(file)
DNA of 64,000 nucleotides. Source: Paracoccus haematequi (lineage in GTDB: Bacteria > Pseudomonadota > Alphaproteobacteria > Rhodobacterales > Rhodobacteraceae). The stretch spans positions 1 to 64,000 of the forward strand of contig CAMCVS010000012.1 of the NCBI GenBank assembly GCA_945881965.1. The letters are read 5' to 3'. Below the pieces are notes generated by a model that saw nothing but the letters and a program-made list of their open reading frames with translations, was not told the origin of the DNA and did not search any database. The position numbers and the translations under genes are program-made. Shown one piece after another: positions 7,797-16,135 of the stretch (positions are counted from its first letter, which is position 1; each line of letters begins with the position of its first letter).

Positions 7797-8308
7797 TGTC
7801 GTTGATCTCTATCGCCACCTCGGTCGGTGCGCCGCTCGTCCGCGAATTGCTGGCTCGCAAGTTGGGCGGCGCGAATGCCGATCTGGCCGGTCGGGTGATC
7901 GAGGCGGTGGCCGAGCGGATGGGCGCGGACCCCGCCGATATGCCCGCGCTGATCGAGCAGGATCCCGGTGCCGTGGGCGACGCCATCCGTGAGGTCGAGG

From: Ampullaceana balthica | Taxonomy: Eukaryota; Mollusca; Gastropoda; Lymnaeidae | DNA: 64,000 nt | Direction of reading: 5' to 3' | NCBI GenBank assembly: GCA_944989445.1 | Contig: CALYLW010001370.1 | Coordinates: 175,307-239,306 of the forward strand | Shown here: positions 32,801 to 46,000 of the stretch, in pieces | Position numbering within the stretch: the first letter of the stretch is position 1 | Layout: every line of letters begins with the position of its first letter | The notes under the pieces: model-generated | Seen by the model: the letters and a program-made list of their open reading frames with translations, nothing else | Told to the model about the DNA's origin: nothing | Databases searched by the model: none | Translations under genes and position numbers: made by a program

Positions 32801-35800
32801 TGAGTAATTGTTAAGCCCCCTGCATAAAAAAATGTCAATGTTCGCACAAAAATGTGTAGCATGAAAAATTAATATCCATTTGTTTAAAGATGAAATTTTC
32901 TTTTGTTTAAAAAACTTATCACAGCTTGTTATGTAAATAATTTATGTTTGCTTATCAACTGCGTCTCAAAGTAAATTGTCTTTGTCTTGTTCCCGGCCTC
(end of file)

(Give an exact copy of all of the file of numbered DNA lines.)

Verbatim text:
DNA of 64,000 nucleotides. Source: Paracoccus haematequi (lineage in GTDB: Bacteria > Pseudomonadota > Alphaproteobacteria > Rhodobacterales > Rhodobacteraceae). The stretch spans positions 1 to 64,000 of the forward strand of contig CAMCVS010000012.1 of the NCBI GenBank assembly GCA_945881965.1. The letters are read 5' to 3'. Below the pieces are notes generated by a model that saw nothing but the letters and a program-made list of their open reading frames with translations, was not told the origin of the DNA and did not search any database. The position numbers and the translations under genes are program-made. Shown one piece after another: positions 7,797-16,135 of the stretch (positions are counted from its first letter, which is position 1; each line of letters begins with the position of its first letter).

Positions 7797-8308
7797 TGTC
7801 GTTGATCTCTATCGCCACCTCGGTCGGTGCGCCGCTCGTCCGCGAATTGCTGGCTCGCAAGTTGGGCGGCGCGAATGCCGATCTGGCCGGTCGGGTGATC
7901 GAGGCGGTGGCCGAGCGGATGGGCGCGGACCCCGCCGATATGCCCGCGCTGATCGAGCAGGATCCCGGTGCCGTGGGCGACGCCATCCGTGAGGTCGAGG

From: Ampullaceana balthica | Taxonomy: Eukaryota; Mollusca; Gastropoda; Lymnaeidae | DNA: 64,000 nt | Direction of reading: 5' to 3' | NCBI GenBank assembly: GCA_944989445.1 | Contig: CALYLW010001370.1 | Coordinates: 175,307-239,306 of the forward strand | Shown here: positions 32,801 to 46,000 of the stretch, in pieces | Position numbering within the stretch: the first letter of the stretch is position 1 | Layout: every line of letters begins with the position of its first letter | The notes under the pieces: model-generated | Seen by the model: the letters and a program-made list of their open reading frames with translations, nothing else | Told to the model about the DNA's origin: nothing | Databases searched by the model: none | Translations under genes and position numbers: made by a program

Positions 32801-35800
32801 TGAGTAATTGTTAAGCCCCCTGCATAAAAAAATGTCAATGTTCGCACAAAAATGTGTAGCATGAAAAATTAATATCCATTTGTTTAAAGATGAAATTTTC
32901 TTTTGTTTAAAAAACTTATCACAGCTTGTTATGTAAATAATTTATGTTTGCTTATCAACTGCGTCTCAAAGTAAATTGTCTTTGTCTTGTTCCCGGCCTC